SYDNEY, Australia - The former lead singer of the Australian rock band Midnight Oil announced Thursday that he will run for parliament with the opposition Labour Party and party leaders said he could even become a government minister someday.
Peter Garrett, a committed environmental activist with a distinctive bald pate, had long used Midnight Oil as a forum for his political views. The band broke up in 2002 after 25 years.
"Politics is an imperfect game, we all know that," Garrett said. "We see it on television stations every night; and yet it's the best game we have for making the country work better."
Rock singer and leftwing environmentalist Peter Garrett, seen here, the former lead singer of Midnight Oil has applied to join the opposition Labor Party, paving the way for him to stand for a parliamentary seat later this year despite a grassroots revolt, (AFP Photo)
Labour had asked Garrett to run, and he'll try for a seat from a Sydney district that is a Labour stronghold. Party leader Mark Latham said he expected his star recruit to become a senior minister someday.
"He's got a big contribution to make and of course we want that contribution to be made in the most appropriate capacity," Latham said. "I'd be surprised that if sometime in the future Peter wasn't a front line minister in a Labour government."
Midnight Oil scored a major international hit with its 1986 protest song about Aboriginal land rights, "Beds Are Burning." The band played the tune at the closing ceremony of the 2000 Sydney Olympics.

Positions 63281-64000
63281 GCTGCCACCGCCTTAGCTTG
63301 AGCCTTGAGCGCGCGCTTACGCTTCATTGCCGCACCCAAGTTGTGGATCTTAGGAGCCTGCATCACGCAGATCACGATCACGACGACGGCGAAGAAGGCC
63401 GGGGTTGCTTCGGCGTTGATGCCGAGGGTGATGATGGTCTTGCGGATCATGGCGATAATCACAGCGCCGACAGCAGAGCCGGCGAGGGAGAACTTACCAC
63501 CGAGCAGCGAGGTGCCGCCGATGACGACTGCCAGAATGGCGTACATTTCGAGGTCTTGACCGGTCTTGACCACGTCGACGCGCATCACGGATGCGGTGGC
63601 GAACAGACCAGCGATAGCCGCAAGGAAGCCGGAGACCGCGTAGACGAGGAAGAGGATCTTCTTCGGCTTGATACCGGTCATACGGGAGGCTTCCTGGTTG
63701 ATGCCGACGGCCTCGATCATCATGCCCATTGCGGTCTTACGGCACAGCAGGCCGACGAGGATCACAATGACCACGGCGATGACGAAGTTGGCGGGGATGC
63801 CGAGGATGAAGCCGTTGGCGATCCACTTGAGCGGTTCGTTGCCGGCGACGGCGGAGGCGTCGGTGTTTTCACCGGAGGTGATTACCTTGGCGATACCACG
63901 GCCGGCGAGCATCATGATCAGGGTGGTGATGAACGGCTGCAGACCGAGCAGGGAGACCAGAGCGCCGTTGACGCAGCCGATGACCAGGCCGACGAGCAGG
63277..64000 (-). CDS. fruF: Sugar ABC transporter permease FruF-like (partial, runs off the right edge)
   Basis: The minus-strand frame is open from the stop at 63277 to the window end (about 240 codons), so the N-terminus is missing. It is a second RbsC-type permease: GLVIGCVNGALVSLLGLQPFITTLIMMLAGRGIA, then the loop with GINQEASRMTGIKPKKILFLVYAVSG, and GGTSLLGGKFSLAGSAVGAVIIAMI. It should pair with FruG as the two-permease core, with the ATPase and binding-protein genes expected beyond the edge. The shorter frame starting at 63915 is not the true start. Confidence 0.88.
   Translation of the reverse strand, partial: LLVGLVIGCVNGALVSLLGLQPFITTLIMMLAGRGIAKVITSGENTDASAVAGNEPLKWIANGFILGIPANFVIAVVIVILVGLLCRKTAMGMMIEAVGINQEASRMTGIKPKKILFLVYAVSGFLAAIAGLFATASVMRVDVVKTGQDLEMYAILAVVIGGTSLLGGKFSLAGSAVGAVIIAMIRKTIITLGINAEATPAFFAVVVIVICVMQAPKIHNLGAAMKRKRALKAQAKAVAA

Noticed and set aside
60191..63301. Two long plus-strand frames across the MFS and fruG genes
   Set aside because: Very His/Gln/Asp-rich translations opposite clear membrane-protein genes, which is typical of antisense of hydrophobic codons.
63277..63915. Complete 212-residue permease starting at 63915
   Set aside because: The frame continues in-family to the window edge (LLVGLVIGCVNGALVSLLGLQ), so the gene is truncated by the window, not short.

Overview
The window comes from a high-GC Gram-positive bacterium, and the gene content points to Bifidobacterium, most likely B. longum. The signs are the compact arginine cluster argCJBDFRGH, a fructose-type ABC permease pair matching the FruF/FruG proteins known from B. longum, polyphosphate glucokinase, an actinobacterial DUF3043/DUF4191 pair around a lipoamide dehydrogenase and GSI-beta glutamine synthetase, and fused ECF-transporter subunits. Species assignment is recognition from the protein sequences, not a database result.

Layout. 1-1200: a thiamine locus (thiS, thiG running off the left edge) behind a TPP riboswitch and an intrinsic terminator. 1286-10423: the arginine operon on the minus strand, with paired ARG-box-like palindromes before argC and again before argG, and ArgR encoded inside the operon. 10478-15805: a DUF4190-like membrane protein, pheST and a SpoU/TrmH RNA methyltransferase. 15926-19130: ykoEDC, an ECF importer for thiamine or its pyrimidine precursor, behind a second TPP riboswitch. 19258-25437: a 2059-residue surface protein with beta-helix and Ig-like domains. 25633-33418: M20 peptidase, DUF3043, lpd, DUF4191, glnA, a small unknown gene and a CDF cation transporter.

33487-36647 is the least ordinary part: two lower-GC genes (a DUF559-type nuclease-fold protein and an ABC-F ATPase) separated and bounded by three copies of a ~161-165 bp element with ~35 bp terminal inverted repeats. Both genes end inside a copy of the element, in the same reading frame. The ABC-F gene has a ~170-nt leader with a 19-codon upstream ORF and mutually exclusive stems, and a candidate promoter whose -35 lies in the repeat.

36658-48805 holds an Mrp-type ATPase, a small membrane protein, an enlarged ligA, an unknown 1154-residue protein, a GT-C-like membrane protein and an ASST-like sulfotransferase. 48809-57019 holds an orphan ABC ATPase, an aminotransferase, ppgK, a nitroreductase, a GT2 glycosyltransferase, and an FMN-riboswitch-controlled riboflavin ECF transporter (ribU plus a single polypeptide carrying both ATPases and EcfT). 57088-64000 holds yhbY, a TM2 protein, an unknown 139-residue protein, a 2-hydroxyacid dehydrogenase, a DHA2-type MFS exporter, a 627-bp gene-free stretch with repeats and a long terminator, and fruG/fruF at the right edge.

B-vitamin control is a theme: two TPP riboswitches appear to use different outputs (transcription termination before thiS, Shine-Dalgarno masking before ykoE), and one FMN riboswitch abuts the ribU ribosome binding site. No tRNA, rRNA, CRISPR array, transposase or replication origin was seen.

Garrett has been involved in campaigns against genetic engineering, coastal development and the nuclear industry. In the early 1980s, he was narrowly defeated in a bid for a seat in parliament's upper house on a nuclear disarmament ticket.
Earlier Thursday, several Australian newspapers reported that Garrett had not voted in the last 10 years a period that included three federal elections and a referendum on whether Australia should become a republic.
Garrett did not specifically address the reports but said he had voted in the past. Voting is mandatory in Australia; failing to do so is punishable by a fine.
"I have voted in previous elections, I have voted in referenda, I have even voted when I was overseas," he said.
Prime Minister John Howard, of the ruling Liberal Party, said the report cast doubt on Garrett's credibility.
"All I can say is that if somebody hasn't voted on the last three occasions and had an opportunity to do so, they can't be very passionate about the future of this country, can they?" Howard told Perth's Radio 6PR.
Howard, who said Wednesday he is a Midnight Oil fan, has yet to announce a date for the next parliamentary elections. A poll is expected before the U.S. presidential elections in November.
In addition to his singing career, Garrett has been president of the Australian Conservation Foundation. He also has served on the international board of environmental group Greenpeace.
© 2004 Associated Press